The pET15b-AtHPPD plasmid containing an N-terminal His tag and the full-length AtHPPD protein (UniProtKB-P93836) was used as described previously [13, 14, 16, 42]. Mutants were prepared by using the Quickchange™ Site-directed Mutagenesis Kit (Stratagene) and confirmed by sequencing. The recombinants were induced with 0.2 mM IPTG and expressed in E. coli BL21 (DE3) for 14 h at 18°C. Overexpressed recombinants were lysed in buffer that containing 20 mM HEPES, pH 7.5 and 150 mM NaCl. The supernatant was purified by affinity chromatography (Ni-NTA agarose, Qiagen) and ion exchange chromatography (Source 15Q, GE Healthcare) under standard conditions. Protein analysis by using a Superdex 200 increases 10/300 GL column (GE Healthcare) run at 0.5 mL/min in buffer (10 mM Tris·HCl, pH 7.3, 50 mM KCl). Enzyme was stored at −80°C and the concentration was determined by using BCA Protein Assay Kit (Biosharp).
4.2. Activity Assay and Inhibition Kinetics
According to the reported coupled assay [15, 16, 43, 44], the catalytic activity of AtHPPD was determined in 1.8 mL of reaction mixture containing 20 mM HEPES (pH 7.0), 0.1 mM FeSO4, 2 mM sodium ascorbate, an appropriate amount of HPPA, sufficient homogentisate 1, 2-dioxygenase (HGD) and 14 nM AtHPPD at 25°C. The reaction was initiated by enzyme and detected absorbance change at 318 nm [30, 45] by using a spectrophotometer (Perkin-Elmer Lambda 45) equipped with a magnetic stirrer in the cuvette holder. For inhibitory kinetic studies, what should be noticed is that the compound tested here is slow binding, competitive inhibitor. The reaction mechanism and equations (see details in Method S2) used here according to the reports [43, 44]: where and are the initial and steady-state velocities of the reaction in the presence of inhibitor, and is the observed first order rate constant. Inhibitor was dissolved in dimethyl sulfoxide (DMSO) to prepare a stock solution, from which various concentrations were prepared with reaction buffer just before use.
4.3. Crystallization and Structure Determination
The initial complex of HPPD with metal ion was prepared by adding 0.6 mM CoCl2 into the purified HPPD (0.3 mM). Next, the substrate (HPPA) was added to the above mixture with a final concentration of 1.0 mM and compound Y13161 was added with a final concentration of 0.5 mM. Crystals were obtained using the hanging drop vapor diffusion method after extensive optimization of the conditions. The reservoir solution consisted of 36% (w/v) polyethylene glycol 400, 0.1 M NaCl, and 0.1 M sodium acetate buffer, pH 5.0 for AtHPPD-HPPA. In order to get the crystals with better diffraction quality, we cloned an N-terminal truncated form of AtHPPD (residues Val33-Trp393) into the pPH expression vector. The method of expression and purification is the same as mentioned above. The reservoir solution of AtHPPD-Y13161 consisted of 0.09 M Halogens (0.3 M Sodium fluoride, 0.3 M Sodium Bromide and 0.3 M Sodium iodide), 0.1 M Buffer System 3 pH 8.5 (1.0 M Tris(base) and 1.0 M Bicine), and 50% Precipitant Mix4 (25% v/v MPD, 25% PEG1000 and 25% PEG3350). Crystals were incubated at 18°C and suitable for diffraction studies in about one week.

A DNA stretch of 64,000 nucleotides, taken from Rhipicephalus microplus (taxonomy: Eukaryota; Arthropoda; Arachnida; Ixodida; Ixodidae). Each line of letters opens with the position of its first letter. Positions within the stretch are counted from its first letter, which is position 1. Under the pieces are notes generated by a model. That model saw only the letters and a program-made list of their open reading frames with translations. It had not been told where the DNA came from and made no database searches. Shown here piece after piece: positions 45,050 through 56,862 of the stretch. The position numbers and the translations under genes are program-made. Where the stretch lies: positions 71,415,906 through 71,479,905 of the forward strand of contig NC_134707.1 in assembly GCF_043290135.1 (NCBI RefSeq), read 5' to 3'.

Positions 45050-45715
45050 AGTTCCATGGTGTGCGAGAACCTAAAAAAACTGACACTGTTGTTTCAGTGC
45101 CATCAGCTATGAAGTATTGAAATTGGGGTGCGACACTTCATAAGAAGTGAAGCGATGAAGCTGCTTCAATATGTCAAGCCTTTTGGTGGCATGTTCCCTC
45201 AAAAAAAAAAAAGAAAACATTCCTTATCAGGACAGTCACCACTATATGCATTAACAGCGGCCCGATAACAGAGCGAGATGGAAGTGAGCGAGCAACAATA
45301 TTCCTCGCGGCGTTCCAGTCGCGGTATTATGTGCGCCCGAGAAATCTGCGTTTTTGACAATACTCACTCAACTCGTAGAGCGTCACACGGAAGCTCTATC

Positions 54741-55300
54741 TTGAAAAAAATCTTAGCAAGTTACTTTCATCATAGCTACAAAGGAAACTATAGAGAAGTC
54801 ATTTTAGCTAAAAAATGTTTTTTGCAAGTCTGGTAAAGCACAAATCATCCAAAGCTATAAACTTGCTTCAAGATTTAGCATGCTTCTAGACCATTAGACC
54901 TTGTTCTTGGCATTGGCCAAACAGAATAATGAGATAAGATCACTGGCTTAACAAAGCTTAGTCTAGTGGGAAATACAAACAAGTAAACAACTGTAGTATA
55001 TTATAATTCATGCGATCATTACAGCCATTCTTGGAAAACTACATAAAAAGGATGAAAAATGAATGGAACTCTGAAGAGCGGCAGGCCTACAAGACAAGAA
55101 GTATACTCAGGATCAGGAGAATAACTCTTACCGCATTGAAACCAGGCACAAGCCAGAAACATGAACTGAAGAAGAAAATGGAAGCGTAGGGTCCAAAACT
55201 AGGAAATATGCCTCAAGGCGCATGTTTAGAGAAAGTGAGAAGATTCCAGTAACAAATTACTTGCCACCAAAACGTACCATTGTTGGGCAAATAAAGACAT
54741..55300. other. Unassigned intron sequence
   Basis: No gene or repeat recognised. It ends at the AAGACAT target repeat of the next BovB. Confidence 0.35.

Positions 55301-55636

The diffraction datasets were collected at beamline 17U (AtHPPD-HPPA) and 19U (AtHPPD-Y13161) at Shanghai Synchrotron Radiation Facility and processed with the HKL2000 suite . The crystals of AtHPPD-HPPA belong to space group P 21 and contain four molecules per asymmetric unit (two dimers), while AtHPPD-Y13161 crystals belong to space group C 1 2 1 and there is only one monomer in an asymmetric unit. These structures were subsequently solved by molecular replacement using Phaser  with AtHPPD bound to NTBC (PDB: 1TFZ) as the search model. The standard refinement was performed with programs PHENIX  and Coot  (final statistics for the structure are given in Table S1). All structural representations in this paper were prepared with PYMOL (http://www.pymol.org).
4.4. QM-MM Calculation
The initial structure of HPPD complexed with the enol form of HPPA and with the Co2+ ion was constructed from the crystal structure of AtHPPD-HPPA obtained in this work. The missing hydrogen atoms was added by using the Leap program implemented in AMBER16 package . For the sake of convenience, this structure was named as HPPD(Co2+)-HPPA(enol). The constructed Michaelis-Menten complex structure was then subjected to a 500-step minimization simulation in which all heavy atoms were fixed. The minimized structure was used to prepare the pseudo-bond first-principles QM/MM calculations. The QM region was described in Figure 2 and the rest part of the structure was defined as MM region. Prior to the QM/MM geometry optimizations, the HPPD(Co2+)-HPPA(enol) structure obtained in previous step was energy-minimized with the MM method by using our revised version of the AMBER16 program, where the convergence criterion is a root-mean-square deviation (RMSD) of the energy gradient of less than 0.1 kcal·mol−1·Å−1. With an iterative energy minimization procedure, the minimized structures were optimized by the pseudo-bond QM/MM calculations at the B3LYP/6-31+G: AMBER level, in which the QM calculations were performed at the B3LYP/6-31+G level of theory by using a modified version of the Gaussian09 program , and the MM calculations were performed by using a modified version of the AMBER16 program. Frequency analyses were performed to characterize the optimized structures and to obtain the thermodynamic parameters of HPPD(Co2+)-HPPA(enol).